Note: Remember The Times longtime food columnist Carolyn Flournoy? Her son Craig co-authored the CJR article.
Second place goes to a combination of U.S. Sen. Vitter stories: 1, 2, and 3 (no surprises here).
Here are some other headlines receiving top clicks since July 12:
Mansfield woman held in jail on rape charges
Accused killer admits to 2nd slaying (along with the original breaking news post)
Speeding tickets are a large source of income for some area towns
Two feature stories vying for a spot:
Mother's perseverance leads to diagnosis for son
Cushing's survivor hopes to make others aware of illness
Top 3 photo galleries:
More Celebrity Sightings
Battle Cage 360 ( Beautiful Babies gallery gaining ground)
Top Times staff blogs:
Louisiana Movies Blog
Out and About with Maggie Martin
Bayou Bengals Blog
Top Community blogs we list:
Trudeau on the Arts
Mom on the Move
Wednesday, July 18, 2007
Maybe it wasn't the water and wind setting Louisiana up for a hard recovery from hurricanes. Consider Monica Lewinsky. Next, the fall of Congressman Bob Livingston (R-LA)... John Maginnis gives us perspective on Vitter headlines.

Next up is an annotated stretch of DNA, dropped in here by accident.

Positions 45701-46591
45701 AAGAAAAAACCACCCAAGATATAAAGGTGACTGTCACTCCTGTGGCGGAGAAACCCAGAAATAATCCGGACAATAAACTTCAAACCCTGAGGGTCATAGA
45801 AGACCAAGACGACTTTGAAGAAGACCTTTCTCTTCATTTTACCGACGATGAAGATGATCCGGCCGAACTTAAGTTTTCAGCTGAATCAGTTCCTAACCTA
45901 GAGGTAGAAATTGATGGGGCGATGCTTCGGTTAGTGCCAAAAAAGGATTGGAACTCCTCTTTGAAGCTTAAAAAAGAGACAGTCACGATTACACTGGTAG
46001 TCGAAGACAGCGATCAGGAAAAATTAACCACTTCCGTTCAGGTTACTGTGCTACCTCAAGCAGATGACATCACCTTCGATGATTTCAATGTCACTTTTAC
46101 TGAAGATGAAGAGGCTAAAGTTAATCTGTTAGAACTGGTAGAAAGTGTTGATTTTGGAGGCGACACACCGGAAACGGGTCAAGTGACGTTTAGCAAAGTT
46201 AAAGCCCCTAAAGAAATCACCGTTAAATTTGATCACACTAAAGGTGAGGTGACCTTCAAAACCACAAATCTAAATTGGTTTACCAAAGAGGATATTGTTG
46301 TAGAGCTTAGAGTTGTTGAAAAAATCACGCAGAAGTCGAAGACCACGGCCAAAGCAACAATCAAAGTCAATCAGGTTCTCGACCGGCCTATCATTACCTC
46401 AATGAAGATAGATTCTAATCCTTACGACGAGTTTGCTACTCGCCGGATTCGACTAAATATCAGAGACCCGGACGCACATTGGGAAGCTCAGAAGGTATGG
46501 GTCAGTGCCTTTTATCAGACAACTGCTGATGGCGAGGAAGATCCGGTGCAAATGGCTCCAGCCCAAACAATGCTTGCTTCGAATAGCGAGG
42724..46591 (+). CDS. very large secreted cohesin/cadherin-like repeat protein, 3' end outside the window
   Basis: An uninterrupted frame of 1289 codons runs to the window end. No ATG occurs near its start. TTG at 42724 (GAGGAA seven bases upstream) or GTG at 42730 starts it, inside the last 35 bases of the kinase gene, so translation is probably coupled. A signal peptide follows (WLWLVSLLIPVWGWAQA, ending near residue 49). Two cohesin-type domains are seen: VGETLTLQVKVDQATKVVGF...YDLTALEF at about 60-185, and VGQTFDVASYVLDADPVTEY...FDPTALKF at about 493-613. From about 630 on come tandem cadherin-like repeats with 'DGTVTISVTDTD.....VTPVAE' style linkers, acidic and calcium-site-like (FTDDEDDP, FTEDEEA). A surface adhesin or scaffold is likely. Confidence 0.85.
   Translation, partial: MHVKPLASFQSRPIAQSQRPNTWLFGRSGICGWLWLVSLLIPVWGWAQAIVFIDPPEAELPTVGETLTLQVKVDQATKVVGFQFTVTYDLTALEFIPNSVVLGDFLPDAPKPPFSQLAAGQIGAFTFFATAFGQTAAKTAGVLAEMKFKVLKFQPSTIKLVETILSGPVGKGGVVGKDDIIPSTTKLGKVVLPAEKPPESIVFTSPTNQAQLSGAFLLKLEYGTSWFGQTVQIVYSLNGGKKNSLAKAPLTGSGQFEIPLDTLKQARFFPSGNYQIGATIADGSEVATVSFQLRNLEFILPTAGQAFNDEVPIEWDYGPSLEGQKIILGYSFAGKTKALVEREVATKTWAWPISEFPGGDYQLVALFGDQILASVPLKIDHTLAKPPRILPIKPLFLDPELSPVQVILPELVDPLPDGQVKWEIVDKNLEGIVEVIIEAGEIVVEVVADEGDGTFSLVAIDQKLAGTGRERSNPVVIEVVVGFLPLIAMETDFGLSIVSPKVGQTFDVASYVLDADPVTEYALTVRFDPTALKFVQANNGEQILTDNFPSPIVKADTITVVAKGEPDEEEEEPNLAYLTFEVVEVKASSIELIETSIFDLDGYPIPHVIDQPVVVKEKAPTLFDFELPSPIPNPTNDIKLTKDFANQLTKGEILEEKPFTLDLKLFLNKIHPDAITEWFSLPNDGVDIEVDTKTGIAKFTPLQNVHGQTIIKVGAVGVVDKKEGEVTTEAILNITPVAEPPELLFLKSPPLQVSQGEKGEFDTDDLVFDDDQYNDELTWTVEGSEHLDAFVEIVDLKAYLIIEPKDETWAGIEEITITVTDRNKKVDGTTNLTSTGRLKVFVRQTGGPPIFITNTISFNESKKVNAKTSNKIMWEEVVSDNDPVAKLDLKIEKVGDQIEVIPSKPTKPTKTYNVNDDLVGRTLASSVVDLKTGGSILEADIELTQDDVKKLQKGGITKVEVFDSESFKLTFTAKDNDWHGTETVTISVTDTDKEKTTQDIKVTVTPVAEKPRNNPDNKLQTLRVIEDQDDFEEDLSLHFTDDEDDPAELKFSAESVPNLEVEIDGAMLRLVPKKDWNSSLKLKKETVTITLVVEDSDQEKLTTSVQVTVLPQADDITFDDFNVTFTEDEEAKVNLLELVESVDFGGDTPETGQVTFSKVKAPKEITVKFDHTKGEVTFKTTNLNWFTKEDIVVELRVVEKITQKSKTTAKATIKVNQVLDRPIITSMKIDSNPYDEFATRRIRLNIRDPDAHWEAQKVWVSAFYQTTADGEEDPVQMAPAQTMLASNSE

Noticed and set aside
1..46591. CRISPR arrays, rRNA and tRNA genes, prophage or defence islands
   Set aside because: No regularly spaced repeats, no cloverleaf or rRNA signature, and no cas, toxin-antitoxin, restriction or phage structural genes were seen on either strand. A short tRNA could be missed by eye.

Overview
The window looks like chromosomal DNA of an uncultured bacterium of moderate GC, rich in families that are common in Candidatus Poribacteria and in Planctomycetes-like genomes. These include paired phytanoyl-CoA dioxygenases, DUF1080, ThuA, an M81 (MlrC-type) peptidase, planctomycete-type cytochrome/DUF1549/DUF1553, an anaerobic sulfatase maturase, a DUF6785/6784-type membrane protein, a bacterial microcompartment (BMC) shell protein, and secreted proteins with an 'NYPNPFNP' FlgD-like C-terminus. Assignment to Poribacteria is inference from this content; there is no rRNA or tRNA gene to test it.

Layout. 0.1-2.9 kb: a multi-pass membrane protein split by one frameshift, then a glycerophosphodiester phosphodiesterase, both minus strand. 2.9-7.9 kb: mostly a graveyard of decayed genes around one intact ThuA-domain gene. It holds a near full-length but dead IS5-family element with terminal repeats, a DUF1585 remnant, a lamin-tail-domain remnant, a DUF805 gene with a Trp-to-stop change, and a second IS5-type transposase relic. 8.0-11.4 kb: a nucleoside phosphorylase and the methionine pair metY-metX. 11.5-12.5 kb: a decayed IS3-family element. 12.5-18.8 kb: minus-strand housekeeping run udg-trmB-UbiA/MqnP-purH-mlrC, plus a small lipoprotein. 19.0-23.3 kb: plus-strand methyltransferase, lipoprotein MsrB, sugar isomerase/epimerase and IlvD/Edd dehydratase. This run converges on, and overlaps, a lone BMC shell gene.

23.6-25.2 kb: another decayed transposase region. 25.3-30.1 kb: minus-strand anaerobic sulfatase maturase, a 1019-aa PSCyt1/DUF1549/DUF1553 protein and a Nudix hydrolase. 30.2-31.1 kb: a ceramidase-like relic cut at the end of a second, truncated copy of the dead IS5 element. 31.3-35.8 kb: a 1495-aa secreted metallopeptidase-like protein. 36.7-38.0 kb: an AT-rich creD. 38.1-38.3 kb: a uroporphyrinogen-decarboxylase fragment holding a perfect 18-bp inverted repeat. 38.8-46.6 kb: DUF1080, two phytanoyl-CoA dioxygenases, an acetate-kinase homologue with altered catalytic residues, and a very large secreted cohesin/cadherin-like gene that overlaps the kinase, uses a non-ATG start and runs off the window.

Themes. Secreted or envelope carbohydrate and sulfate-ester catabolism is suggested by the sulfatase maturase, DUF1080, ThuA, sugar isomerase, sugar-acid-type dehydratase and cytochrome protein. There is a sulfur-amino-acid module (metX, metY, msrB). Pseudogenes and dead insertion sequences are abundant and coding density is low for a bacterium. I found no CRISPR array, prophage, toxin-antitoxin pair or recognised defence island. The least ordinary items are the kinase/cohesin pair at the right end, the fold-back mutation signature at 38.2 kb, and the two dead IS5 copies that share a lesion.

"We're not a poor state. We've simply had poor leadership." -- U.S Rep. Bobby Jindal (R-LA) (VIDEO)
"As governor, my very first special session will be to set the gold standard for ethics right here in Louisiana." -- Jindal's campaign kickoff in Shreveport.
Tuesday, July 17, 2007
There are still some points regarding the lost trust and the hypocrisy of his “sin” to be addressed.
Did you break the law?
Have you been interviewed or contacted by law enforcement officials related to the DC madam revelations?
How about the prosecutors in the Palfrey case?
And how did you get the phone number? Was it a lobbyist or one of your staff members?
Yes, citizens want candor and frankness -- unscripted responses. This serious revelation puts voter trust in question, as he agrees. The answers are not often found in one-way bits of stagecraft. The answer is candor.
It is understandable that Vitter wants to get back to work and move on, but journalists of all walks tend to be taxpayers too, seeking answers that could help him re-establish the trust he desperately wants to earn back. He indicates he believes doing the hard work on Capitol Hill will regain him ground lost by his misdeed? Are we to believe his DC madam adventure was an isolated incident? We don’t want details; we just want to know what exactly he is asking forgiveness for.